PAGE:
Never Mind The Part Number, GM’s Ignition Sign-Off Had No Purchase Order

Follow the asterisks...

Follow the asterisks…

The Ray DeGorgio-signed GM Validation Sign-Off for the “stealth redesigned” ignition has been much-mentioned for the fact that it showed GM did sign off on engineering changes without a part number change. But the most interesting part of the document seems to have been little discussed anywhere: the unfilled fields for “GM Validation Engineer” and “Purchase Order No.” Perhaps the asterisk next to them means something important…

Oh...

Oh…

“Required information,” of course. Requiring sign-off from a Validation Engineer is exactly the kind of measure quality control processes  take to ensure defects don’t go undetected. Not providing that level of accountability, even when the documentation requires it, indicates deep problems within GM’s engineering operations. That these “required” omissions were never caught any further up the food chain indicates that the accountability problem is not limited to rank-and-file engineers like DeGiorgio.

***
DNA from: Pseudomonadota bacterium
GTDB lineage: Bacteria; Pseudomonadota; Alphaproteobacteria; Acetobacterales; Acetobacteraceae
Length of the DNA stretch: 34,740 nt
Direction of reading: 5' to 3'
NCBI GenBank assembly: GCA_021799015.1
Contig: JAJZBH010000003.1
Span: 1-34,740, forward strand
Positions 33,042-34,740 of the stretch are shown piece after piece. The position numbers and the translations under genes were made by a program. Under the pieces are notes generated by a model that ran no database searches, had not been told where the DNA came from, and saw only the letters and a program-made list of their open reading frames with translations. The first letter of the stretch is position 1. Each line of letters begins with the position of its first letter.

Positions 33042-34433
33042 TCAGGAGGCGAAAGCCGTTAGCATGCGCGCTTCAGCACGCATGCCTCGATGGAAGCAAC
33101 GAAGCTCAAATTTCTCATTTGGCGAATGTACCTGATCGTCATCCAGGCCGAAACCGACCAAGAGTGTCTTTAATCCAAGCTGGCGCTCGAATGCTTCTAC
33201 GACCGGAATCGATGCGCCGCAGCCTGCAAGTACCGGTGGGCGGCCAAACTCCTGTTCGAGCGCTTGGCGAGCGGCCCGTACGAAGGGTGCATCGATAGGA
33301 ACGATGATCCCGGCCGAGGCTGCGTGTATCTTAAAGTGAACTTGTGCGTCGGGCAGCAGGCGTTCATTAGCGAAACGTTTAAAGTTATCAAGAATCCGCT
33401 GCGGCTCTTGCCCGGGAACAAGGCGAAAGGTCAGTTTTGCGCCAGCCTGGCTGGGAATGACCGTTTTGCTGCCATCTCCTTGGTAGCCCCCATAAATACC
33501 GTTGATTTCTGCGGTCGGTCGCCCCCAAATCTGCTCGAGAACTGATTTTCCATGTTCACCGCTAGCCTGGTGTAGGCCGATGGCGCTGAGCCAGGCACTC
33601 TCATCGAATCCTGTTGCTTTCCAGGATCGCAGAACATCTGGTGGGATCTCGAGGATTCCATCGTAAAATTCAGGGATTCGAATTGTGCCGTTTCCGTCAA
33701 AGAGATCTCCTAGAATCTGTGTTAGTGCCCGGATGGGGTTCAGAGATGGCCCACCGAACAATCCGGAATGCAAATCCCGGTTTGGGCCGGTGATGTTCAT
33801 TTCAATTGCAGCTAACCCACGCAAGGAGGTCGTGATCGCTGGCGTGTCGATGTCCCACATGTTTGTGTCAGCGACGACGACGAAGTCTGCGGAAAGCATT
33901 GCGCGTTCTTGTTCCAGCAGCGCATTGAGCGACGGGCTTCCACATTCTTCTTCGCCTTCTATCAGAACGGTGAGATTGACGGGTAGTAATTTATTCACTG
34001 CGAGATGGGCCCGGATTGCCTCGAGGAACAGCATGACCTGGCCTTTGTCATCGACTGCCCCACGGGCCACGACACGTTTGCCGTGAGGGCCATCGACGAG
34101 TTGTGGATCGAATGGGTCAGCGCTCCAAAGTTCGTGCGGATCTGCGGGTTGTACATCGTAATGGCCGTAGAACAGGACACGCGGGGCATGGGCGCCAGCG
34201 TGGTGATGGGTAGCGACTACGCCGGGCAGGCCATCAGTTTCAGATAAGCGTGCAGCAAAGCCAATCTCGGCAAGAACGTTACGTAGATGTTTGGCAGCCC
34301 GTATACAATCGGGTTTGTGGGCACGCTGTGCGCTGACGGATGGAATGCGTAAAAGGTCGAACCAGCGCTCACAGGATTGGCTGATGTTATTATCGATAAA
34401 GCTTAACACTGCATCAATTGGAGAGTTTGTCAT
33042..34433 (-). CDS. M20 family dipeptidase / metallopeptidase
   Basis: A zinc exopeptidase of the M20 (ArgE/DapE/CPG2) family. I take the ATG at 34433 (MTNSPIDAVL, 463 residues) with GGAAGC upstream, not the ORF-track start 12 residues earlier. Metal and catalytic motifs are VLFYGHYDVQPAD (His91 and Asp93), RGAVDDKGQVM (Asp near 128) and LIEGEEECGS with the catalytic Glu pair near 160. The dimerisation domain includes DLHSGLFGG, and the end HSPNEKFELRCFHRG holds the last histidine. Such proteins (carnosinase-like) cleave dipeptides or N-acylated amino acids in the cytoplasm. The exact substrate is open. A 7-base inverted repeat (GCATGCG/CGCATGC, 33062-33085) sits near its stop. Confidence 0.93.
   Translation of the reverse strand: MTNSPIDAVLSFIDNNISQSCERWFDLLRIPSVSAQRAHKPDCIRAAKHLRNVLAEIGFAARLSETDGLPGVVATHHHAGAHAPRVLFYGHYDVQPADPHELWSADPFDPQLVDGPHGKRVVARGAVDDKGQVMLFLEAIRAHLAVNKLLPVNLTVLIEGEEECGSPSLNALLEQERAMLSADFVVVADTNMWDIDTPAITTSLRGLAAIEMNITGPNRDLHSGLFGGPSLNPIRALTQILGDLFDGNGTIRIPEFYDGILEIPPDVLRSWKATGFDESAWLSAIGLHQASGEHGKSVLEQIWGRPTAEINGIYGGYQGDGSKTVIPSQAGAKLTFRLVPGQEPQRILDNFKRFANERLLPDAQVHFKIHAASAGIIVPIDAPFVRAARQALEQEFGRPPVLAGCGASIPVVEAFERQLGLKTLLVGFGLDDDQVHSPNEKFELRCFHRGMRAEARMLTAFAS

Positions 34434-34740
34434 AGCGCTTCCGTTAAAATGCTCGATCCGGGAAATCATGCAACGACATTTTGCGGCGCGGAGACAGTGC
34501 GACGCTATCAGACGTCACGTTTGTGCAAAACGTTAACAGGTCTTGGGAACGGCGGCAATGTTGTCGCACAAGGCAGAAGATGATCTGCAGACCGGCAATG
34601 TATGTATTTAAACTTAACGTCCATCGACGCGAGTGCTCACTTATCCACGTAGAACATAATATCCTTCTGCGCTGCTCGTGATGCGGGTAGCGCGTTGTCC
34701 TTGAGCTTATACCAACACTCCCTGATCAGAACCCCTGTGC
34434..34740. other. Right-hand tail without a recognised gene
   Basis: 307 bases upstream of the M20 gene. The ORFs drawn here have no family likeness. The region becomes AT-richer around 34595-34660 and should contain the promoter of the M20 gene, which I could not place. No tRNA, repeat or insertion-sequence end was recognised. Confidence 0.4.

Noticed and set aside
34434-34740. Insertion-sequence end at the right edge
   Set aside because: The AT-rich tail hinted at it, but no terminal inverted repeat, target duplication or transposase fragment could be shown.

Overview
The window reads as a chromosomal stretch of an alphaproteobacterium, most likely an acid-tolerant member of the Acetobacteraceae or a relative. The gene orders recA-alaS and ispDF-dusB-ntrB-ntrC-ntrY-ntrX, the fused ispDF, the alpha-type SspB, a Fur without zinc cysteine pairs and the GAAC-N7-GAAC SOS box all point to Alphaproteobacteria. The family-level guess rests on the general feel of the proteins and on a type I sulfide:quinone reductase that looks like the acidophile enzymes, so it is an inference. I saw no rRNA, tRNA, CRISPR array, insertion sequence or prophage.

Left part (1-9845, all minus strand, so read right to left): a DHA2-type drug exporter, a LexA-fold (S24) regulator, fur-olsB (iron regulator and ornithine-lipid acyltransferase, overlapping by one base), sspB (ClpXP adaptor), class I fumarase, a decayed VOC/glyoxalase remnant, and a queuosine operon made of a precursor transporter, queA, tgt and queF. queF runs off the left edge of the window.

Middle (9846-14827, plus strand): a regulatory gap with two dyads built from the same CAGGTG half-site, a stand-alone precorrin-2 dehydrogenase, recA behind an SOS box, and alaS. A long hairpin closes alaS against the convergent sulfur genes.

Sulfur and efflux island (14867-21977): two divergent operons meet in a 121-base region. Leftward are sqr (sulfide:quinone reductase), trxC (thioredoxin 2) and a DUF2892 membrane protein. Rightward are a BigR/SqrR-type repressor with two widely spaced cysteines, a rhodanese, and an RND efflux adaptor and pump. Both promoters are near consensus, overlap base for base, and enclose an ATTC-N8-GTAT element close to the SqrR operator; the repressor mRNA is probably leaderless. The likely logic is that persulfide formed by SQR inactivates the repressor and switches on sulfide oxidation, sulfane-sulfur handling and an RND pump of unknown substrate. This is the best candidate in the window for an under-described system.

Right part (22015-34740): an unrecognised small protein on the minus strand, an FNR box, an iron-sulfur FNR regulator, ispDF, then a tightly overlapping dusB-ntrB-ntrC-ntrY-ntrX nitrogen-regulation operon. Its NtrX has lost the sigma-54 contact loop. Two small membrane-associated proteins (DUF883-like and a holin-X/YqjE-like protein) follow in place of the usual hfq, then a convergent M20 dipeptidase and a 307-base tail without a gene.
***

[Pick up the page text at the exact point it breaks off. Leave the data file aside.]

But if there’s anything more core to an automaker than engineering and quality control, it’s financial control. Without Purchasing Orders, there literally is no car business. In this sense, the lack of a P/O number is the most shocking and troubling aspect of this generally troubling document. Either that information was supposed to be added at a later stage in the document’s chain of custody, or this is a sign that financial as well as engineering quality skeletons await in this latest rummaging through of GM’s closet.

If that’s the case, investigators should start talking to the SEC. In the same year that this document was produced, the SEC charged Delphi’s CEO, CFO, Treasurer and others with a “Wide-Ranging Financial Fraud.” Perhaps the files from that old case might help explain what’s going on here… you know, if they still exist.